“Please move.” The white woman doesn’t raise her voice; she’s got her shirt on inside out and she’s aiming a cellphone at the taco-truck vendors parked on her street. She wants them gone, and they’re telling her to go back inside. “Okay, baby girl,” she says. “ Vamonos . I’ll call ICE.” “ Stupida bitcha ,” comes a reply.

A video of the confrontation, filmed outside a house in Dallas last spring, soon went viral, with the title “racist woman talking about shes gonna call ICE ON US FOR SELLING FOOD IN DALLAS WHEN WE HAVE PERMIT.” Within weeks, it had more than 170,000 views.

This is the new face of Russian propaganda. In 2016, the Kremlin invested heavily in creating memes and Facebook ads designed to stoke Americans’ distrust of the electoral system and one another. Now, after nearly four years under a president whose divisive rhetoric and policies have inflamed voter anger on issues such as race, inequality, and his own conduct, the Russian government is still interfering, but it doesn’t need to do much creative work anymore. The taco-truck video wasn’t fabricated in some St. Petersburg workshop. It was a real video of a real incident, made in America—and all Russia had to do was help it spread with its Twitter trolls.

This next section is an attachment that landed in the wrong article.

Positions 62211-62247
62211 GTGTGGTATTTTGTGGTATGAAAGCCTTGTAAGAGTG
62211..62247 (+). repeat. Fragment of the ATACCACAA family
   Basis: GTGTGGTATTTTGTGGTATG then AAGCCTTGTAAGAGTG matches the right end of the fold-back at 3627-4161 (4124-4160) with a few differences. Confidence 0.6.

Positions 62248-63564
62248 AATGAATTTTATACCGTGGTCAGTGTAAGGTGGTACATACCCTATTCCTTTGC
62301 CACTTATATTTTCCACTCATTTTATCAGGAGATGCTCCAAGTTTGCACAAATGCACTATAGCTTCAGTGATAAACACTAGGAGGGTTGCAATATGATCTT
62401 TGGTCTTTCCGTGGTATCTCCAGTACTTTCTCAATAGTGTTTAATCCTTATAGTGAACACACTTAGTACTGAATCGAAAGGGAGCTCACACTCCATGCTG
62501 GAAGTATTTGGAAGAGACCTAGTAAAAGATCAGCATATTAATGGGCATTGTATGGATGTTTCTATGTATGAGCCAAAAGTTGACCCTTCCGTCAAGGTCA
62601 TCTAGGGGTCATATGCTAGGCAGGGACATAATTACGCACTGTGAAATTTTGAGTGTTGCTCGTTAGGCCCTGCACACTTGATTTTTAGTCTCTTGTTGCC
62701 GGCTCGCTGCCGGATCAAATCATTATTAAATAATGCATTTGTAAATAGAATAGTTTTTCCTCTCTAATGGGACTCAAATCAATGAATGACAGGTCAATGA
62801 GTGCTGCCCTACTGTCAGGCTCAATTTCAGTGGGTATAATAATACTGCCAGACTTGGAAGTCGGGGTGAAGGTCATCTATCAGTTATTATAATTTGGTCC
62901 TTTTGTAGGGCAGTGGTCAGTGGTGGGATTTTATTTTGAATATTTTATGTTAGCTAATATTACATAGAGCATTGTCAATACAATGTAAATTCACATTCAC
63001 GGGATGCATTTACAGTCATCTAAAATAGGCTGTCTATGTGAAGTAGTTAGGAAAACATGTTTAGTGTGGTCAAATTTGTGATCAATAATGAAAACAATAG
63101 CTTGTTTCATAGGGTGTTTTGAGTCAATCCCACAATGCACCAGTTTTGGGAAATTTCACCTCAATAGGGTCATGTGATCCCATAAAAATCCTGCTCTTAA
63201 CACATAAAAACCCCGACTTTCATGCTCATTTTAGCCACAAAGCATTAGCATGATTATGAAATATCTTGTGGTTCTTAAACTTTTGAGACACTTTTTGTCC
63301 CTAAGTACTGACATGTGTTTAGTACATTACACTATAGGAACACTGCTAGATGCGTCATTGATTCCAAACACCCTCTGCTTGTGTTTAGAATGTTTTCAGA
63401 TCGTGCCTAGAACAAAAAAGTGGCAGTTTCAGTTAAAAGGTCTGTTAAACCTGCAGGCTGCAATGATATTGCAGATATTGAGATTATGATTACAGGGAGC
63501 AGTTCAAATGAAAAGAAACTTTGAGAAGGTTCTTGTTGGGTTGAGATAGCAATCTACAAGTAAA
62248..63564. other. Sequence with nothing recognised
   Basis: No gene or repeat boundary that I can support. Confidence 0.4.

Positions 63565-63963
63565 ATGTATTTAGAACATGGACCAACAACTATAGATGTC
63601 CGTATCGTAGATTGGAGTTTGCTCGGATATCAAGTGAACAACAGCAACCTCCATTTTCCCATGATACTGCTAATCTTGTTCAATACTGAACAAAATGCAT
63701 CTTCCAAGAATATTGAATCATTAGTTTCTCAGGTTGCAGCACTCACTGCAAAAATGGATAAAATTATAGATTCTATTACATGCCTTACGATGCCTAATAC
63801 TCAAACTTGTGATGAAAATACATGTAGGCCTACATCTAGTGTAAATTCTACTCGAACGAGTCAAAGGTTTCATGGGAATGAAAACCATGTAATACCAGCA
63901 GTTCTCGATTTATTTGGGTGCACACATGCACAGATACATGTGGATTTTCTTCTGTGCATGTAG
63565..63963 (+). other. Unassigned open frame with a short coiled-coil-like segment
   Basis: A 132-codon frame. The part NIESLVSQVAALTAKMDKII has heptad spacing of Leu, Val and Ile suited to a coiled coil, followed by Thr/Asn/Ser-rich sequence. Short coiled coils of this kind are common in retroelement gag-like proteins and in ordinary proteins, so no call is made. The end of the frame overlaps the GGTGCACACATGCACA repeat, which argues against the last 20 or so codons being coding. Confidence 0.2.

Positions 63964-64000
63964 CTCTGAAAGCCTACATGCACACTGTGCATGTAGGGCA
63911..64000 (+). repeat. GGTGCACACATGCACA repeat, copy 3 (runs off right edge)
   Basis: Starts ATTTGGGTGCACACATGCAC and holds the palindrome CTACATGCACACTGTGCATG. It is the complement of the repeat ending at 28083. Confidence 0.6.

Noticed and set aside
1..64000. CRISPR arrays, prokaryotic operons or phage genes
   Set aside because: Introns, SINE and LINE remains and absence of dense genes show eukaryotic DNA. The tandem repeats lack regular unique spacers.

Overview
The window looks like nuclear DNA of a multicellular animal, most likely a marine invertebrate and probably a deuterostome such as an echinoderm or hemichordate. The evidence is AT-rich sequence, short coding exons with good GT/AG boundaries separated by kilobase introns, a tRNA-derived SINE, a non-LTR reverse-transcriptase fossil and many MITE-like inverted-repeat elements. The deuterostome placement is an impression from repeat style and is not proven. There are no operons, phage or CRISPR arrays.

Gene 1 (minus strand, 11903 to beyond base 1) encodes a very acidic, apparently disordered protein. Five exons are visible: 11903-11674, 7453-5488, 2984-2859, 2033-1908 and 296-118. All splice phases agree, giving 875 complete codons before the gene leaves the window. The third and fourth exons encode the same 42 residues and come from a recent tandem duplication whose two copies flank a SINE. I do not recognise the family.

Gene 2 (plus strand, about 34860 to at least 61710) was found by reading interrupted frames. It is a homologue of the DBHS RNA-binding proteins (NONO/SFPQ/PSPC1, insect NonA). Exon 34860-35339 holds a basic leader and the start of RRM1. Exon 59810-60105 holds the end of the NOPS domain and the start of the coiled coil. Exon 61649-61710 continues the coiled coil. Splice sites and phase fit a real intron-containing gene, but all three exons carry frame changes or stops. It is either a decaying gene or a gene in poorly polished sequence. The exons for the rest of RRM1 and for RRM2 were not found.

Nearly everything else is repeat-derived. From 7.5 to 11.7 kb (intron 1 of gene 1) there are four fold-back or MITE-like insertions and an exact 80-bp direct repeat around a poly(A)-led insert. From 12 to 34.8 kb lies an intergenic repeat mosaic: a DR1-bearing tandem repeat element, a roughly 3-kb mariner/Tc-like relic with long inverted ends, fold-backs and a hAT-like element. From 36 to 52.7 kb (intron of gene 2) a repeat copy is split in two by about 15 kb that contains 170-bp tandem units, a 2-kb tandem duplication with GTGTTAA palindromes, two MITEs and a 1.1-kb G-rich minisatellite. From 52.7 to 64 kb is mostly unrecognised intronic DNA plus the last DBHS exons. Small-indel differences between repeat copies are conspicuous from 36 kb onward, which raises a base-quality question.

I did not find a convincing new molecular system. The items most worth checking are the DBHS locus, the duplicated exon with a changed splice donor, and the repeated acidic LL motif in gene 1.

Luckily for the Russians, then, the two current front-runners for the presidency, Donald Trump and Bernie Sanders, are both polarizing figures—and they’re both candidates Russian trolls sought to promote in 2016, as Special Counsel Robert Mueller found. This time, the Democratic field is crowded and squabbling, but it includes no hawkish, long-established Hillary Clinton to tear down. If the election does end up being a Trump-Sanders face-off, one of the Kremlin’s favored candidates from 2016 is guaranteed a win. They are far apart ideologically but nearly equally suited to the Kremlin’s interests, both in being divisive at home and in encouraging U.S. restraint abroad. Both Sanders and Trump profess to want to refocus the U.S. inward—a message that clearly appeals to many Americans. But that doesn’t mean the Russian propaganda machine is slowing down; it’s just aimed at a new target.